Quaternary International ( IF 2.003 ) Pub Date : 2020-08-01 , DOI: 10.1016/j.quaint.2020.07.020 Carly Monks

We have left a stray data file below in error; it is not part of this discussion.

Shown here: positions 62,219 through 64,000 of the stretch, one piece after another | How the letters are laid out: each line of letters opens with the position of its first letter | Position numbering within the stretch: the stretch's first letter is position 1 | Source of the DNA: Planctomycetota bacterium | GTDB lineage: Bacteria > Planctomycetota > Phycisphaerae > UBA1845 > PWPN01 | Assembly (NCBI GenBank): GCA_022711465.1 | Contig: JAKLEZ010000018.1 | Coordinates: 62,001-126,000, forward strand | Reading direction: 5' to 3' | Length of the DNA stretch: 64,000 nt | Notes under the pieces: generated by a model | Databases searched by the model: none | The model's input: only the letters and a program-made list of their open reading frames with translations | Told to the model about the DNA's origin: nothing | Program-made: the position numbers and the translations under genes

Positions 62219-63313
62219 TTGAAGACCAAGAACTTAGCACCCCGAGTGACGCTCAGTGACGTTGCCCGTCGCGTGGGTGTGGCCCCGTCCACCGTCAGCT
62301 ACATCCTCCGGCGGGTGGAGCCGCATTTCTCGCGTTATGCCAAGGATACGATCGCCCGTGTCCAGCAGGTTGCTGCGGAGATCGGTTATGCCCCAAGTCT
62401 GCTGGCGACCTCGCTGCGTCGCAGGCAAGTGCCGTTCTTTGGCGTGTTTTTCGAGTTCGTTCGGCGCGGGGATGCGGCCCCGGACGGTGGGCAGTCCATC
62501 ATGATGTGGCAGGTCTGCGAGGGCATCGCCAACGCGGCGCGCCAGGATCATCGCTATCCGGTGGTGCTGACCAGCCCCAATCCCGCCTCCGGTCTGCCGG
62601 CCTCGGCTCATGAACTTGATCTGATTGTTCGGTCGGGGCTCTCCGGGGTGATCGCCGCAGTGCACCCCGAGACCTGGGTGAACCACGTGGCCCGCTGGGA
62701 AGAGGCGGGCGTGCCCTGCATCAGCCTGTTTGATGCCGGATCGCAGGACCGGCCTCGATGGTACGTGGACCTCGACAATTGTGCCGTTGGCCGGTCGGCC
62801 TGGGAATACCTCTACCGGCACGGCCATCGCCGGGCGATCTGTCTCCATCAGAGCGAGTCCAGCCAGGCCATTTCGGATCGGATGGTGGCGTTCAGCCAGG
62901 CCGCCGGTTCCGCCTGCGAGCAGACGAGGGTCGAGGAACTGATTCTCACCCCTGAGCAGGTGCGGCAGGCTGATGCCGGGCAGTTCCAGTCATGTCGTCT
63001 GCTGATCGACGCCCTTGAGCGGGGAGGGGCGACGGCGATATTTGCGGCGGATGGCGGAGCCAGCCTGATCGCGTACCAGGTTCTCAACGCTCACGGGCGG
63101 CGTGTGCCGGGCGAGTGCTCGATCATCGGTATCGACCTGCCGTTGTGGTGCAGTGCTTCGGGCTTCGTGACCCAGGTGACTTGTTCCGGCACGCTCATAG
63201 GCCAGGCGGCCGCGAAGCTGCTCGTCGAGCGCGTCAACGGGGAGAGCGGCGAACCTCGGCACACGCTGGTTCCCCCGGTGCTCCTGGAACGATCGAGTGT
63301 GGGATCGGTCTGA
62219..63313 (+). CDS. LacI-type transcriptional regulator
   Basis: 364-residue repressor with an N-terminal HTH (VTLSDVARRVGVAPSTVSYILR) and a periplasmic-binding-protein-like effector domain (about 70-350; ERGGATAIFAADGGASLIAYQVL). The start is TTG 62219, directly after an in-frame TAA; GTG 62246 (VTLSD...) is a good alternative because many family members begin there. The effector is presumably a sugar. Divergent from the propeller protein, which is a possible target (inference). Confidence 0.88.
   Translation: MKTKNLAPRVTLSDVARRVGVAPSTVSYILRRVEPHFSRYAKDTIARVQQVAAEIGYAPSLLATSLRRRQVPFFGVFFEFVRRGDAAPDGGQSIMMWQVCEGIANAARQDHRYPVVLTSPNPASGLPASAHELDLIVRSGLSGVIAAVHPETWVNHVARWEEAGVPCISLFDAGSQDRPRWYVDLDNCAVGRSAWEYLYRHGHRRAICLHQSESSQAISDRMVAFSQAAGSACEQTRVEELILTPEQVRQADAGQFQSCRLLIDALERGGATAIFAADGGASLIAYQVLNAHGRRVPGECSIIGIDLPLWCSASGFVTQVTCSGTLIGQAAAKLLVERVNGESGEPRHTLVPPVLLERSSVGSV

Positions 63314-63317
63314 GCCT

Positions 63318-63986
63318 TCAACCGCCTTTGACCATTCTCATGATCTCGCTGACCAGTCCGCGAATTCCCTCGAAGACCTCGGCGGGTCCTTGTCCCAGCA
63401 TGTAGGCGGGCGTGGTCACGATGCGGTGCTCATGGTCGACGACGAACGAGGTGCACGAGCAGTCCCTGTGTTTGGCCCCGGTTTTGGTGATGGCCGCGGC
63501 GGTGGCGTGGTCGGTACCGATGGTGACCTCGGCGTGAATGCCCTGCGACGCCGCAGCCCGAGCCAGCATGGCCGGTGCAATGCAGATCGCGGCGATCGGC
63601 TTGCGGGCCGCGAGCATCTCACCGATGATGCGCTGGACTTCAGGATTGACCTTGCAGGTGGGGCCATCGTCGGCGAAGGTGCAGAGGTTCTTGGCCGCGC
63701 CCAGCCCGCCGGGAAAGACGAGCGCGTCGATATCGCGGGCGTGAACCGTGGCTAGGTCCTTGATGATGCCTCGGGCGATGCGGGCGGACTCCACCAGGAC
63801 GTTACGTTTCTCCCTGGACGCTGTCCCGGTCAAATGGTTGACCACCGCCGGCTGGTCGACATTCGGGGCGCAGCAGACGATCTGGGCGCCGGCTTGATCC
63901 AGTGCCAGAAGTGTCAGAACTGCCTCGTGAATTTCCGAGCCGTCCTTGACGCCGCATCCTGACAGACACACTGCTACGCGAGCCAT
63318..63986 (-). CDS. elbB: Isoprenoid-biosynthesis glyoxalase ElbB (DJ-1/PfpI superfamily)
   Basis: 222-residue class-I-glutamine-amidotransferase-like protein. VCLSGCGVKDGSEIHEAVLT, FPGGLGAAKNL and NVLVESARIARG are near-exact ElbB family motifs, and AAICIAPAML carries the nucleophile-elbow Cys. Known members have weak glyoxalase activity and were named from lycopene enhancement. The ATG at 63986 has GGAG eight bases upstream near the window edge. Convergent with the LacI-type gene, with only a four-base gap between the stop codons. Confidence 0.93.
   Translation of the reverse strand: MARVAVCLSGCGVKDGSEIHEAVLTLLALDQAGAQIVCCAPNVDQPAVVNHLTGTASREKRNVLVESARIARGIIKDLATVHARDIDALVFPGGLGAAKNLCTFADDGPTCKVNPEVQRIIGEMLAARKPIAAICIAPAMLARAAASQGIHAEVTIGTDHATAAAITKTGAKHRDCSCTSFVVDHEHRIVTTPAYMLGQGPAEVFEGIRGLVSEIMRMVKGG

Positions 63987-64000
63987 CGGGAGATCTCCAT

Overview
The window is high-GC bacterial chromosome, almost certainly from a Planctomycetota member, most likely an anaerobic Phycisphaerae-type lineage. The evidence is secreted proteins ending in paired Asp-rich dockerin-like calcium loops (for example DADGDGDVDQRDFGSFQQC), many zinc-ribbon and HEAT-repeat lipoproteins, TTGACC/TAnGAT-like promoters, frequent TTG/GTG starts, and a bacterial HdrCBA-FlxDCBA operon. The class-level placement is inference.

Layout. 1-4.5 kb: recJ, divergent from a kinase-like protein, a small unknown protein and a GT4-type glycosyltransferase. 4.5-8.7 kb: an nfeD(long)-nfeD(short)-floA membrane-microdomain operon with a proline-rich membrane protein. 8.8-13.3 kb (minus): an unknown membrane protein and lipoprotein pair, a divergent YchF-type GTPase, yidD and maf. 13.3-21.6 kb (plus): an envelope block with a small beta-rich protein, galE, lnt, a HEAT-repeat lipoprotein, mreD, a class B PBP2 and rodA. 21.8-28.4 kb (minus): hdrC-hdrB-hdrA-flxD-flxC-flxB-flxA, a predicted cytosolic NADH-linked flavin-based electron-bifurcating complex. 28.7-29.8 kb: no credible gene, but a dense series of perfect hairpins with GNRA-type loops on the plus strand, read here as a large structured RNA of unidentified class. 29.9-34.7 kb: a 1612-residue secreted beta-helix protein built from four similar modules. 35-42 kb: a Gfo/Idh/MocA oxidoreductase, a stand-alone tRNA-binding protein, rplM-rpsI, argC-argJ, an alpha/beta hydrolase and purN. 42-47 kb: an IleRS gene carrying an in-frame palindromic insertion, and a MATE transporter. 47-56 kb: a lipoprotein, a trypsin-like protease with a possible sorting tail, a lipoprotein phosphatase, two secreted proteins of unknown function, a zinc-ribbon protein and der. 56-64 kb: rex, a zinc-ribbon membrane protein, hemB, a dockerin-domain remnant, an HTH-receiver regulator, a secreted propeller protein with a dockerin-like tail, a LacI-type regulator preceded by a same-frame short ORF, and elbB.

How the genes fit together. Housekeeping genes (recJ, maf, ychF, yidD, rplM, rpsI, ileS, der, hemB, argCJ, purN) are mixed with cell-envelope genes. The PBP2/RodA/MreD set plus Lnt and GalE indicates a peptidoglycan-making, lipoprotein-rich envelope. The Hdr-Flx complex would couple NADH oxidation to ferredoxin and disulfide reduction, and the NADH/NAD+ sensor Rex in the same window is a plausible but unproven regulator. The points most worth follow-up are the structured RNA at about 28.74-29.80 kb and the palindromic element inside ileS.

Southwestern Australia has a Mediterranean-type climate, with hot, dry summers and mild, wet winters that support vegetation types ranging from tall closed forest and open woodland, to dense, low heath. At the Last Glacial Maximum, the coast was located as far as 100 km distant of its current location, after which rising post-glacial sea levels radically altered the southwestern coastline, drowning large tracts of the continental shelf, creating islands and rocky cliffs from areas of higher relief, and altering delicately balanced coastal ecosystems. For Aboriginal people living in southwestern Australia these changes would have substantially altered the availability and reliability of important plants and animals, both on the coastal plain and within littoral and estuarine environments, which raises the question of how we define and distinguish the economic strategies employed by people occupying these liminal, transitional landscapes. This paper reviews all available securely dated archaeofaunal records from 31 archaeological sites within the southwestern Australian coastal zone to develop a general economic model of Aboriginal occupation of the region's changing Holocene coastal zones. Faunal records were grouped by bioregion to investigate regional variation in environmental and cultural trends. Archaeological, palaeontological, and palaeoclimatic evidence indicates that people adapted as the coastal plain transformed during the Holocene, altering subsistence strategies and land management practices.